After land preparation, seedlings are planted at a spacing of about 4.5 m between rows and 2 m within the row, depending on available moisture and mechanization requirements. Where mechanization is not planned, spacing between rows can be less. Hedgerow systems with a reduced spacing within the row have also been proposed.

To ensure adequate pollination, male plants should constitute about 10% of a plantation, but recommendations vary from 5-20%.

Husbandry

Weeds are the biggest problem in jojoba cultivation and young plantations have to be weeded regularly during the first 3 years after establishment. Where there are grazing or browsing animals, fencing is necessary. Pruning is required to keep the lower branches free from the ground. It is generally started when plants are 1-1.5 years old. Later, pruning of female plants is done in intensive cultivation to obtain an upright shape. For male plants, a broader shape is more desirable. Systems of pruning of young plantations grown from cuttings are still being developed.

Diseases and pests

In the nursery, the main diseases affecting jojoba seedlings are Fusarium oxysporum and F. solani , but other common nursery diseases have also been recorded. In the field, diseases do not cause economic damage. Grazing animals and rodents are the main pests and in many areas, plantations have to be fenced. A number of insects feed on jojoba and affect growth or production, but none of them has so far developed into a real pest.

Harvesting

Irrigated jojoba plants may start producing fruits in 3 years. Fruits are harvested when mature or nearly so, i.e. about 5 months after flowering. As they do not mature simultaneously, several picking rounds are needed. In many countries, harvesting is done manually, but in the United States, Australia and Israel, harvesting is mechanized. Fallen fruits are picked up from the ground either by equipment using a vacuum system or by a sweeper. When a sweeper is used, fruit is first moved into a central windrow using blowers. The use of tree shakers can increase harvesting efficiency, but may cause damage to the plants.

Yield

In early plantations, jojoba grown from seed yielded only a few hundred kg of seed/ha and could not compete with collections from wild stands. In more recent plantations that used selected clonal planting material, yield may be about 1000 kg/ha under average rainfed conditions and 2000 kg/ha under irrigation.

Handling after harvest

For storage, jojoba seed requires cleaning and drying to 9-10% moisture content. Extraction of oil from the seed is performed by screw pressing. For many industrial uses, no further refining is needed.

Genetic resources

The largest germplasm collection of jojoba with over 150 accessions is maintained at the USDA-ARS National Arid Land Germplasm Resources Unit, Parlier, California, United States. Other collections are maintained in Israel and Australia.

Breeding

Genetic variability in jojoba is vast and selection for desirable characters can be carried out in heterogeneous plantations grown from seed of wild plants. Breeding has not yet resulted in the development of true-breeding cultivars, but high-yielding clones have been selected for various growing conditions. Breeding work focuses on yield, oil content and simmondsin content. Additional breeding objectives are frost tolerance and low chilling requirements. Superior clones have been released in Australia, Israel and the United States. High-yielding clones with a low chilling requirement include: Q-106, MS 58-13 and Gvati from Israel.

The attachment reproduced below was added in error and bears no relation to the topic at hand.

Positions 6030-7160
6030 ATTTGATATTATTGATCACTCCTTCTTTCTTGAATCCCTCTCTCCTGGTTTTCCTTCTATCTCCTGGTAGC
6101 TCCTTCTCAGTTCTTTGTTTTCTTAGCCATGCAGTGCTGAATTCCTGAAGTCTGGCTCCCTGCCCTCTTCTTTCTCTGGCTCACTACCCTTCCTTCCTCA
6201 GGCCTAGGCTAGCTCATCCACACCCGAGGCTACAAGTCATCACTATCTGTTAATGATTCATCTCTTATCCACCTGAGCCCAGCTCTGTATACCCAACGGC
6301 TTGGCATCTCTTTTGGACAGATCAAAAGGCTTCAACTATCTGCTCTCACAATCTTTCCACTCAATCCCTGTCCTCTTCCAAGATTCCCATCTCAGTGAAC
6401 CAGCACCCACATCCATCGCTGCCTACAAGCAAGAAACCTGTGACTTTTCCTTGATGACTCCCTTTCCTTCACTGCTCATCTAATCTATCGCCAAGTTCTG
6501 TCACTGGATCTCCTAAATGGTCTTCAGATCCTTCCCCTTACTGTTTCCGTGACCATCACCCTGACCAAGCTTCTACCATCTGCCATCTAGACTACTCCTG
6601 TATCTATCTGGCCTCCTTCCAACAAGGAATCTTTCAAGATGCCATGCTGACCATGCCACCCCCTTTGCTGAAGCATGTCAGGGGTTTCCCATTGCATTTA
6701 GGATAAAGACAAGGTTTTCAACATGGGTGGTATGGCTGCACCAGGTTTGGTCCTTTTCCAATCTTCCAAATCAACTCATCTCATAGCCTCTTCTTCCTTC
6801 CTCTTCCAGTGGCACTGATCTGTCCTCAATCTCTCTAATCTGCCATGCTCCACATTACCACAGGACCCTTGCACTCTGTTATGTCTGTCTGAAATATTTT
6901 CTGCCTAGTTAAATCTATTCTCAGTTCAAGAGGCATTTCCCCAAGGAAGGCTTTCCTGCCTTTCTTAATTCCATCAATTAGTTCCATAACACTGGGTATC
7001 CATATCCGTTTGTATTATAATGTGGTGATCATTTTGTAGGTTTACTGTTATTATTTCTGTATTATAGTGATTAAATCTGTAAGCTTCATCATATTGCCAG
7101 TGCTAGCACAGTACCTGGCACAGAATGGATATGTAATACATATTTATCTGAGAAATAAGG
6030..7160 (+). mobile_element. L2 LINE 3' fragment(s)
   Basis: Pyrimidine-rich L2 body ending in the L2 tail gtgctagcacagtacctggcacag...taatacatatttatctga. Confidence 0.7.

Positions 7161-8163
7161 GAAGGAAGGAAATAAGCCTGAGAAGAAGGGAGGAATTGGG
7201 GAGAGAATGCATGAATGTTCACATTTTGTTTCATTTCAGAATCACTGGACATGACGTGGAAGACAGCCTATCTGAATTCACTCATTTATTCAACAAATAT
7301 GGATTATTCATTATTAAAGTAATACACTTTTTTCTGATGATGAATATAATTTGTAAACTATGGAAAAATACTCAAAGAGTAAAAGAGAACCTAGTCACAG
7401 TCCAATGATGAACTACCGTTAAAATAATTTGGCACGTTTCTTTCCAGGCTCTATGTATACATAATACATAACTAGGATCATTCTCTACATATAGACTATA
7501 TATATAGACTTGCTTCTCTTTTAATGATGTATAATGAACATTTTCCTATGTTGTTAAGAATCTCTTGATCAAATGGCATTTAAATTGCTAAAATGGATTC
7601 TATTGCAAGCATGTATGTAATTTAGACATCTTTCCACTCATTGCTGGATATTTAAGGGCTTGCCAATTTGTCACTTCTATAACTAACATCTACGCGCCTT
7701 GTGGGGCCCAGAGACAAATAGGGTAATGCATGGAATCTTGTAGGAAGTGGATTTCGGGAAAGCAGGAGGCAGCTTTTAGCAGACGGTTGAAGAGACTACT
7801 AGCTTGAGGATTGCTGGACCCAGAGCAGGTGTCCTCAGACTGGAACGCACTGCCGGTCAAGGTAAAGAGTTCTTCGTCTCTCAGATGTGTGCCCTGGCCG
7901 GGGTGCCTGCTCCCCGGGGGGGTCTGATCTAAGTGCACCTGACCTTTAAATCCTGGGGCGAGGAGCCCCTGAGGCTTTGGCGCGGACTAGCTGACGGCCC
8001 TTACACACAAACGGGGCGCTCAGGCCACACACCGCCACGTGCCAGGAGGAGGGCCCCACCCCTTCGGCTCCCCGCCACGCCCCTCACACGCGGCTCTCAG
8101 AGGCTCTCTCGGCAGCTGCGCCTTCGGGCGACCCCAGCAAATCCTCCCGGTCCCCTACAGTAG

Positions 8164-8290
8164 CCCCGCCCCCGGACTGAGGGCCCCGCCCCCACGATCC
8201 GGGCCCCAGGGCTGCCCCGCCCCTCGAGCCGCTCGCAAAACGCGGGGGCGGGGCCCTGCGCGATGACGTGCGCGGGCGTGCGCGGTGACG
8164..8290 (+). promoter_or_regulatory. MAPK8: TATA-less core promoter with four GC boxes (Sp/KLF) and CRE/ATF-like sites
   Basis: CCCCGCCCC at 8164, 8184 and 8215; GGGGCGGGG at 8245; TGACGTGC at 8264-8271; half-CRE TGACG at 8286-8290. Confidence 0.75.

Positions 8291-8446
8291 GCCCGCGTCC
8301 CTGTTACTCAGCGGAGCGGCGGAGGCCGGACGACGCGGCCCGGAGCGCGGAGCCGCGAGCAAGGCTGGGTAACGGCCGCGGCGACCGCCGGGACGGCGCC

Prospects

The initial enthusiasm for jojoba as a high-return crop for dry and semi-arid areas has largely faded after many failed attempts to grow it. Jojoba is still a promising crop but the demand for it is much less than anticipated and income from it will be modest. New plantations coming into production will further increase supply and keep prices down. Competition from genetically modified Brassica may also negatively influence the market. Success is still possible, but can only be achieved with proper management and high-yielding plant material adapted to local conditions. As the utilization of jojoba oil in South-East Asia is likely to expand in the future, the feasibility of production for the local market may be even better.

Literature

  • Benzioni, A., 1995. Jojoba domestication and commercialization in Israel. Horticultural Reviews 17: 233-266.
  • Benzioni, A. & Forti, M., 1989. Jojoba. In: Röbbelen, G., Downey, R.K. & Ashri, A. (Editors): Oil crops of the world. McGraw-Hill, New York, United States. pp. 448-461.
  • Bailey, D.C., 1980. Anomalous growth and vegetative anatomy of Simmonsia chinensis. American Journal of Botany 67: 147-162.
  • Botti, C., Prat, L., Palzkill, D. & Cánavez, L., 1998. Evaluation of jojoba clones grown under water and salinity stress in Chile. Industrial Crops and Products 9: 39-45.
  • Kleinman, R., 1990. Chemistry of new industrial oilseed crops. In: Janick, J. & Simon, J.E. (Editors): Advances in new crops. Timber Press, Portland, Oregon, United States. pp. 196-203.
  • Naqvi, H.H. & Ting, I.P., 1990. Jojoba: a unique liquid wax producer from the American desert. In: Janick, J. & Simon, J.E. (Editors): Advances in new crops. Timber Press, Portland, Oregon, United States. pp. 247-251.
  • Purcell, H.C., Abbott, T.P., Holster, R.A. & Phillips, B.S., 2000. Simmondsin and wax ester levels in 100 high-yielding jojoba clones. Industrial Crops and Products 12: 151-157.
  • Undersander, D.J., Oelke, E.A., Kaminski, A.R., Doll, J.D., Putnam, D.H., Combs, S.M. & Hanson, C.V., 1990. Jojoba. Alternative field crops manual. University of Wisconsin-Extension, University of Minnesota: Center for Alternative Plant & Animal Products & Minnesota Extension Service, United States. 5 pp.
  • Weiss, E.A., 2000. Oilseed crops. 2nd Edition. Blackwell Science, Oxford, United Kingdom. pp. 273-286.
  • Wisniak, J., 1994. Potential uses of jojoba oil and meal - a review. Industrial Crops and Products 3: 43-68.

Authors

L.P.A. Oyen